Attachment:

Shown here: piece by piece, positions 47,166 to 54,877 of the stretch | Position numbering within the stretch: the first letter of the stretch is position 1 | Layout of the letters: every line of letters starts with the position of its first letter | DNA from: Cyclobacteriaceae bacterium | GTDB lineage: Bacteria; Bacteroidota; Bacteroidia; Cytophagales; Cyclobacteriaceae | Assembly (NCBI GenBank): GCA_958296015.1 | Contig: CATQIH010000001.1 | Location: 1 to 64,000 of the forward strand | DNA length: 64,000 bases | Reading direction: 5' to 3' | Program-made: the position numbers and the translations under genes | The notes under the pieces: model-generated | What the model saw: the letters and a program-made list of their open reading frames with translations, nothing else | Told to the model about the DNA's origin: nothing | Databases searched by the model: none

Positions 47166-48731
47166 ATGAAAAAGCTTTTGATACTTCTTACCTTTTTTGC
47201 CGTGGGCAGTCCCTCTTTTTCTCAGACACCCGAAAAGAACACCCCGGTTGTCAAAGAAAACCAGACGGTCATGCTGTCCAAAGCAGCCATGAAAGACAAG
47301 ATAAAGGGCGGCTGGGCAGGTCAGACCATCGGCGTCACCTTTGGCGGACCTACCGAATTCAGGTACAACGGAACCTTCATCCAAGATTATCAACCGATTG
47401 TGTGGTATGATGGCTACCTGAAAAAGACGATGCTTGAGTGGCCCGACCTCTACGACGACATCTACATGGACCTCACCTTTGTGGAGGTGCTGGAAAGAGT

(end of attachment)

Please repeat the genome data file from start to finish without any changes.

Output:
Shown here: piece by piece, positions 47,166 to 54,877 of the stretch | Position numbering within the stretch: the first letter of the stretch is position 1 | Layout of the letters: every line of letters starts with the position of its first letter | DNA from: Cyclobacteriaceae bacterium | GTDB lineage: Bacteria; Bacteroidota; Bacteroidia; Cytophagales; Cyclobacteriaceae | Assembly (NCBI GenBank): GCA_958296015.1 | Contig: CATQIH010000001.1 | Location: 1 to 64,000 of the forward strand | DNA length: 64,000 bases | Reading direction: 5' to 3' | Program-made: the position numbers and the translations under genes | The notes under the pieces: model-generated | What the model saw: the letters and a program-made list of their open reading frames with translations, nothing else | Told to the model about the DNA's origin: nothing | Databases searched by the model: none

Positions 47166-48731
47166 ATGAAAAAGCTTTTGATACTTCTTACCTTTTTTGC
47201 CGTGGGCAGTCCCTCTTTTTCTCAGACACCCGAAAAGAACACCCCGGTTGTCAAAGAAAACCAGACGGTCATGCTGTCCAAAGCAGCCATGAAAGACAAG
47301 ATAAAGGGCGGCTGGGCAGGTCAGACCATCGGCGTCACCTTTGGCGGACCTACCGAATTCAGGTACAACGGAACCTTCATCCAAGATTATCAACCGATTG
47401 TGTGGTATGATGGCTACCTGAAAAAGACGATGCTTGAGTGGCCCGACCTCTACGACGACATCTACATGGACCTCACCTTTGTGGAGGTGCTGGAAAGAGT